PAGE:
Juniperus occidentalis

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Juniperus occidentalis
Juniperus occidentalis 8247.jpg
At Lava Beds National Monument
Scientific classification edit
Kingdom: Plantae
Clade: Tracheophytes
Clade: Gymnosperms
Division: Pinophyta
Class: Pinopsida
Order: Cupressales
Family: Cupressaceae
Genus: Juniperus
J. occidentalis
Binomial name
Juniperus occidentalis
Juniperus occidentalis range map.jpg
Natural range in dark green (light green is J. grandis)

Juniperus occidentalis, known as the western juniper, is a shrub or tree native to the Western United States, growing in mountains at altitudes of 800–3,000 meters (2,600–9,800 ft) and rarely down to 100 m (330 ft). It is listed as Least Concern on the IUCN Red List because it is a widespread species with an increasing population.[1]


Juniperus occidentalis is a shrub or small tree 4–15 meters (13–49 ft) tall. Exceptionally tall specimens can be found in the John Day area of Oregon in excess of 26–28 m (85–92 ft) tall.

The shoots are of moderate thickness among junipers, at 1–1.6 millimeters (132116 in) diameter. The juvenile leaves (on young seedlings only) are needle-like and 5–10 mm (3161332 in) long. Arranged in opposite decussate pairs or whorls of three, the adult leaves are scale-like, 1–2 mm long (5 mm on lead shoots) and 1–1.5 mm broad. The cones are berry-like, 5–10 mm in diameter, blue-brown with a whitish waxy bloom,[2] and mature in about 18 months. The male cones are 2–4 mm long and shed their pollen in early spring. The plants are about half monoecious (with both sexes on the same plant) and half dioecious (producing cones of only one sex).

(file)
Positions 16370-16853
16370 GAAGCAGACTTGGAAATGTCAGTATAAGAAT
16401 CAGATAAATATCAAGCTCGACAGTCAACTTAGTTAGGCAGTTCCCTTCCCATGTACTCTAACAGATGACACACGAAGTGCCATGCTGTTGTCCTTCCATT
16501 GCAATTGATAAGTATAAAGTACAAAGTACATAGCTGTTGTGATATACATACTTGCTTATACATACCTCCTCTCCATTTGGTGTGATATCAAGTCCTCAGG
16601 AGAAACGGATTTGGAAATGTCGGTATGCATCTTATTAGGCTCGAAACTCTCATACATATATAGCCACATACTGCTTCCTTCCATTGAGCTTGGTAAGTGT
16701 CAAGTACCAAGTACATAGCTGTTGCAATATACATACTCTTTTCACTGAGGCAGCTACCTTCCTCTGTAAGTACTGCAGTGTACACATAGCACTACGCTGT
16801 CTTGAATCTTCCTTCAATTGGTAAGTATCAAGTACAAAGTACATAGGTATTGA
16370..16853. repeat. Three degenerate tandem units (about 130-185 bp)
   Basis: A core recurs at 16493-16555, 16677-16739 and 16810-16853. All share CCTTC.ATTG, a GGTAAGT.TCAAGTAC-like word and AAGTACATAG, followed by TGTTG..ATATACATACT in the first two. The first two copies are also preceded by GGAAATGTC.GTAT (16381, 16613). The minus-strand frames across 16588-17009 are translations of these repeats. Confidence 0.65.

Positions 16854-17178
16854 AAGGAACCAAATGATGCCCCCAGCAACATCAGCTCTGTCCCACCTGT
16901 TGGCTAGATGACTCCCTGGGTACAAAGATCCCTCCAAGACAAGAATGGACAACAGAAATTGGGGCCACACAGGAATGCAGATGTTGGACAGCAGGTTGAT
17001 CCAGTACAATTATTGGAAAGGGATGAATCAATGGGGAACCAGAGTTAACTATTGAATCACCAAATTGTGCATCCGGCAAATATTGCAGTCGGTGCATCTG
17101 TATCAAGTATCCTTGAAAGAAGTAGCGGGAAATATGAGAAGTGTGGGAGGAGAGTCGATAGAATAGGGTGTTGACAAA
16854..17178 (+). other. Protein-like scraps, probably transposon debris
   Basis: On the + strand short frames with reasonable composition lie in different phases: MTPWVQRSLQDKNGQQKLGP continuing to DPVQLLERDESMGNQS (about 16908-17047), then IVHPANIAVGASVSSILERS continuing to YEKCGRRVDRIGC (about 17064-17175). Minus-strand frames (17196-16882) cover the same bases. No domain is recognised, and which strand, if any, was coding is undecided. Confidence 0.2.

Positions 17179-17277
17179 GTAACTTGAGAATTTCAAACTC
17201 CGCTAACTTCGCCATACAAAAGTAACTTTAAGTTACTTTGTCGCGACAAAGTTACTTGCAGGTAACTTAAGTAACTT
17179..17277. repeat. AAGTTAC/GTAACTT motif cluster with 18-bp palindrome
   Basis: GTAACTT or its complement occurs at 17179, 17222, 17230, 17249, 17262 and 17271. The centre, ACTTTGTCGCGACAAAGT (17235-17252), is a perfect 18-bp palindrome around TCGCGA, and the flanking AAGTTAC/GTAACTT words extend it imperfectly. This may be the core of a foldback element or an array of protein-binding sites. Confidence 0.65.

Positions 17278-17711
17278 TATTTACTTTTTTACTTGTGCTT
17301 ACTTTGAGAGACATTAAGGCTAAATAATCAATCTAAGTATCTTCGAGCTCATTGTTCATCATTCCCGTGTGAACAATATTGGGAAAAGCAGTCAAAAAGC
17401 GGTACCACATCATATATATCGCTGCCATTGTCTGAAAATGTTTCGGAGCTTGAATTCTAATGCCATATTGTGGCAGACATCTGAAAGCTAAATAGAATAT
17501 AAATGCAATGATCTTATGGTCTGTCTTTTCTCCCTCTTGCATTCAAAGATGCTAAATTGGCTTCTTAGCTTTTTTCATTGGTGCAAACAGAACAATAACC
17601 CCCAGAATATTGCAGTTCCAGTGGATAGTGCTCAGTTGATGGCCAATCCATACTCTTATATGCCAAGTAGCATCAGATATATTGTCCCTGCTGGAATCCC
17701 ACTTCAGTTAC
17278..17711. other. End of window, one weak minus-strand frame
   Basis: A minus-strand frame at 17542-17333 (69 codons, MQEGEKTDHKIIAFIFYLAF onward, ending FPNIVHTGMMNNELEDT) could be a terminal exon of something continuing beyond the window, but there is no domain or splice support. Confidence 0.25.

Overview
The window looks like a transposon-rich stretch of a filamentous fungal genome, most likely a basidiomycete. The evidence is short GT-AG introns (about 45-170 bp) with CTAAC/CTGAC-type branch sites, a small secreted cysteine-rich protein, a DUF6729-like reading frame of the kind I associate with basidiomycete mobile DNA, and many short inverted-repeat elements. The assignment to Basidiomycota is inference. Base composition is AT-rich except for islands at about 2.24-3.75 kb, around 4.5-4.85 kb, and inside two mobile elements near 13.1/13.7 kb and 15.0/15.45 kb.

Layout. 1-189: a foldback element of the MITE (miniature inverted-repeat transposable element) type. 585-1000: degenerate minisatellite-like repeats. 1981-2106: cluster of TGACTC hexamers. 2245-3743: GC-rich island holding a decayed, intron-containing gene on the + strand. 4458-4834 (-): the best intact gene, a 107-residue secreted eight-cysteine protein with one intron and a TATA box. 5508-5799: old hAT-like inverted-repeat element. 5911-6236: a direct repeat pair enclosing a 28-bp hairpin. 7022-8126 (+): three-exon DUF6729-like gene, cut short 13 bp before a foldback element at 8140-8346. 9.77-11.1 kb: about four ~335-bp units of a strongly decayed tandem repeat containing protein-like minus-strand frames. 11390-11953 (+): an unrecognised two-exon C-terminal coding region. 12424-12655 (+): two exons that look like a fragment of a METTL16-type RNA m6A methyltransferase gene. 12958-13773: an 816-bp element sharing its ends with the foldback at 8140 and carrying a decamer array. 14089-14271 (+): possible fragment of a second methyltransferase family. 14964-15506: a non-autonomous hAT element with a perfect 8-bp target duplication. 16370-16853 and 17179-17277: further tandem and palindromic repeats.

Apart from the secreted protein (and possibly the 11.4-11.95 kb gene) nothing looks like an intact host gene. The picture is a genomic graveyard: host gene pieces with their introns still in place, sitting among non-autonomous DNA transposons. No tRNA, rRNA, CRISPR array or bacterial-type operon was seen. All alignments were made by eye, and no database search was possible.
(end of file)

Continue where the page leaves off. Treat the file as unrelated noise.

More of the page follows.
The cones contain 1–3 seeds, the majority of which germinate in springtime. In Oregon, where most of the species resides, seeds germinate in April and the foliage emerges in June.[3] Seed dispersal is conducted by water runoff, gravity, and animals.[3]


Further to the south, Juniperus grandis (the Sierra juniper) is sometimes treated as a variety of J. occidentalis (as J. occidentalis var. australis).[4][5] J. grandis is 12–26 m (39–85 ft) tall with a trunk up to 3 m (10 ft) in diameter. The cones are 5–9 mm (3161132 in) wide. Most plants are dioecious, but about 5–10% are monoecious. The two plants are also chemically distinct.[6] J. grandis can be found in California and westernmost Nevada, south of 40° 30' N latitude in the Sierra Nevada and San Bernardino Mountains. The oldest and largest specimen of J. grandis is 26 m (85 ft) tall and 3.88 m (12 ft 9 in) wide, perhaps 3,000 years old, and located in California's Stanislaus National Forest.[7]

Distribution and habitat[edit]

J. occidentalis can be found in the Western United States—specifically southeast Washington, eastern and central Oregon, southwest Idaho, northeastern California and extreme northwest Nevada, north of 40° 30' N latitude, east of the Cascade Range.

It usually occurs on dry, rocky sites where there is less competition from larger species like ponderosa pine and coast Douglas-fir. Annual precipitation can be as low as 20 centimetres (7+78 in).[2] In very exposed positions at high altitude, it can assume a krummholz habit, growing low to the ground even when mature with a wide trunk. Hybrids with J. osteosperma are occasionally found.

In the John Day area of Oregon, it competes for sunlight among ponderosa pines at the bottom of some deep side canyons. However, it more commonly reaches 4–15 m (13–49 ft) with a bushier growth habit on open and barren ground.